Bolt D'Oro vaulted to the top of the Kentucky Derby Leaderboard with the 50-point first place prize in the qualifier, increasing his total to 64. A son of Street Sense, McKinzie was awarded 20 bringing his total points to 40.
Bolt d'Oro is the son of Medaglia d'Oro who led all stallions in North America with seven different Grade-1 winners in 2017, including a pair of Breeders’ Cup winners. He also sired Hall of Famer Alexandra the Great and sure to be inductee Songbird. Bolt d'Oro's mother is Globe Trot, a daughter by stamina influence A. P. Indy.
In his 2017 debut Bolt d'Oro broke slowly but won handily at Delmar, then scored in the Del Mar Futurity. The colt turned in a monster effort with a 7 3/4 length romp in the Front Runner Stakes in late September, earning a 100 Beyer Speed Figure. He went off as the 3-5 favorite in the $2 million Breeders' Cup Juvenile but a slow break from post 11 had the colt running wide the entire trip. Bolt d'Oro covered a whopping 78 feet (about eight lengths) more than the victorious Good Magic, finishing third by 5 1/4 lengths. His season earnings totaled $576,000.
At his home base at Santa Anita, the powerful colt arrives early each morning and stands at the track entrance for a few minutes, taking everything in. The colt's calm demeanor and focus at the racetrack can be attributed to his time spent at Ruis' Montana ranch. The young horses spend a lot of time out in nature, reveling in clean air, high altitude and cold weather. When the young colts and fillies are broken they are taken on trail rides up through the mountains where they see deer and elk, bears and birds, wolves and mountain goats-- all living their lives in the wilderness while a short distance away the young horses live theirs, preparing for high-priced stakes races in southern California.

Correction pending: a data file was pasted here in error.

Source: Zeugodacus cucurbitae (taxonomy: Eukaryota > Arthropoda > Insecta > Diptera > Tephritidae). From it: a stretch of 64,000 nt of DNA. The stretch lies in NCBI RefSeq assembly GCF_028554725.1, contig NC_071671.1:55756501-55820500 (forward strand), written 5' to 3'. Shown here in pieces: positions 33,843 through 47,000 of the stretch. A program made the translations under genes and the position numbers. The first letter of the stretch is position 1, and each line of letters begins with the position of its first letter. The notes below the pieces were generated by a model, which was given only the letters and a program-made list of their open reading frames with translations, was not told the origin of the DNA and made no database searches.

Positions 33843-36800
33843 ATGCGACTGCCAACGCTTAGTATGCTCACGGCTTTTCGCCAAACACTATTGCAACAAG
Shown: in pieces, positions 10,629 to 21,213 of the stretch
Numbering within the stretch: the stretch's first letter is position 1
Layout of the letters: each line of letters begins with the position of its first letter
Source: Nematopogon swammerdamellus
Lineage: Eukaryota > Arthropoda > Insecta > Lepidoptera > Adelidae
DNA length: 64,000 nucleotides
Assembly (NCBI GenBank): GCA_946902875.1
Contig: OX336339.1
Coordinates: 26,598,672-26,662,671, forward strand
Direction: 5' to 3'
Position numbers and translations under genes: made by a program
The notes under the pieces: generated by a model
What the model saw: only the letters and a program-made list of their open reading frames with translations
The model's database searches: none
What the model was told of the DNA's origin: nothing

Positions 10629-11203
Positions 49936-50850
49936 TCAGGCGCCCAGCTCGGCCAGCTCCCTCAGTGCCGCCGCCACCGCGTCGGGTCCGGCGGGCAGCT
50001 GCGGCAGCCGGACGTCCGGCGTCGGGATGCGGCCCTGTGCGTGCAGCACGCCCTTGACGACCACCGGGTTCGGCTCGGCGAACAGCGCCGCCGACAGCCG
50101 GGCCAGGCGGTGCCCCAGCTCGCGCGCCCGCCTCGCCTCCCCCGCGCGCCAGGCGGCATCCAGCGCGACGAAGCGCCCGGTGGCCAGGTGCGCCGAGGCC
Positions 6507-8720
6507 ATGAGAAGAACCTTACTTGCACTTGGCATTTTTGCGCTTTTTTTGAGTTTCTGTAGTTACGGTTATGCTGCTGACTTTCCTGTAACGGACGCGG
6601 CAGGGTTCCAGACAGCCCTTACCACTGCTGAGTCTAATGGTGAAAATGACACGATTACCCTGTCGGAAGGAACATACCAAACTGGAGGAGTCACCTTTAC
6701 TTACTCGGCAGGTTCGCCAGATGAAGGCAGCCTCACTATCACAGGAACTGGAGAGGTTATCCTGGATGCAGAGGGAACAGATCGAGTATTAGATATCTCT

"Nowadays a lot of young racehorses go straight to the racetrack and their minds are not ready yet ready," Green explained. "We let them be horses. They travel alongside trucks and tractors that come down the road. While other horses might get spooked by a deer suddenly jumping out from a tree, it didn't faze Bolt. Nothing seemed to bother them when they get to those big races. When our horses leave for the racetrack, they've seen everything."
Known as "Mr. Ruis Cowboy," Green has worked at the ranch for two years and helps select horses at sales. He is responsible for the early training of Ruis' young thoroughbreds, starting with halter-breaking for homebreds to outfitting older colts and fillies with their first saddle and bridle. His wife Aidan also works in the ranch's operation. They have two young children.